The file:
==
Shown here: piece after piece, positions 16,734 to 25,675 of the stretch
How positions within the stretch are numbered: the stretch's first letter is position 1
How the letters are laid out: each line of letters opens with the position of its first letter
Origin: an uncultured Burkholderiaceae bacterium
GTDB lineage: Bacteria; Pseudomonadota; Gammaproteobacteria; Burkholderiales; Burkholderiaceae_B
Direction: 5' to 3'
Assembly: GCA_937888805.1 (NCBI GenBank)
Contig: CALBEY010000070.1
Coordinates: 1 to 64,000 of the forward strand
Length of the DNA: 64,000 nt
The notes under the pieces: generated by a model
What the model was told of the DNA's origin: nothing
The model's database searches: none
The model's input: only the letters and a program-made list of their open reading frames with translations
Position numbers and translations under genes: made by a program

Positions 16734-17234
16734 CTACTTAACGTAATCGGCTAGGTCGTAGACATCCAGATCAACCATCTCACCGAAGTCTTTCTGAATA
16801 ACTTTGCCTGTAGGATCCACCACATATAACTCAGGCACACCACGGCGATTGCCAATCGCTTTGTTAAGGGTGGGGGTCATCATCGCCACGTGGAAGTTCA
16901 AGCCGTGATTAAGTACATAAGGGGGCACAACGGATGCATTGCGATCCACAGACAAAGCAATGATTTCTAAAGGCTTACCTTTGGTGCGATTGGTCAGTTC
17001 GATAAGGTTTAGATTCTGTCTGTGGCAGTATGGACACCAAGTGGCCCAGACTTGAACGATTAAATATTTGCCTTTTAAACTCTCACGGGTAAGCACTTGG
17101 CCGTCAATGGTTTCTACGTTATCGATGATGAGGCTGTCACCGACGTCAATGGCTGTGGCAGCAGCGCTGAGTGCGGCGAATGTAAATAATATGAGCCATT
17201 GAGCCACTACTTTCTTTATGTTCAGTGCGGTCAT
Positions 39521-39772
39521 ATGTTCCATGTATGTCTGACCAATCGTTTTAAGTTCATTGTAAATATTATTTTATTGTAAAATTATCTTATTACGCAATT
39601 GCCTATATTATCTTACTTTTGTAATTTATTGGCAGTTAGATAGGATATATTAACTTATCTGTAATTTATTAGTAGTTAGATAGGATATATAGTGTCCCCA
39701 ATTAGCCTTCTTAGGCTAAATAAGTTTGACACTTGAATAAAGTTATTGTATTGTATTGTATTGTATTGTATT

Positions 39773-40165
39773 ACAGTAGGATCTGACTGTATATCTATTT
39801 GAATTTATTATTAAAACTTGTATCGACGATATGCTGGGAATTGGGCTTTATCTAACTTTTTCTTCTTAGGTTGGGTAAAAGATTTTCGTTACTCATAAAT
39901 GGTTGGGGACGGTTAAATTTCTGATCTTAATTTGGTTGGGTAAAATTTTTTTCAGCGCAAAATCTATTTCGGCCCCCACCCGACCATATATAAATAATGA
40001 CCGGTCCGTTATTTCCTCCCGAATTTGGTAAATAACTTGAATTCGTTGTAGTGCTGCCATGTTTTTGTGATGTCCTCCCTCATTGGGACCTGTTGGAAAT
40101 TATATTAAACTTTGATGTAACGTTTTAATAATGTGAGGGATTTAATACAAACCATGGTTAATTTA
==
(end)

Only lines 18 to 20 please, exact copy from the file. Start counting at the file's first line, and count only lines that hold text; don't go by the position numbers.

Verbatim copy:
16801 ACTTTGCCTGTAGGATCCACCACATATAACTCAGGCACACCACGGCGATTGCCAATCGCTTTGTTAAGGGTGGGGGTCATCATCGCCACGTGGAAGTTCA
16901 AGCCGTGATTAAGTACATAAGGGGGCACAACGGATGCATTGCGATCCACAGACAAAGCAATGATTTCTAAAGGCTTACCTTTGGTGCGATTGGTCAGTTC
17001 GATAAGGTTTAGATTCTGTCTGTGGCAGTATGGACACCAAGTGGCCCAGACTTGAACGATTAAATATTTGCCTTTTAAACTCTCACGGGTAAGCACTTGG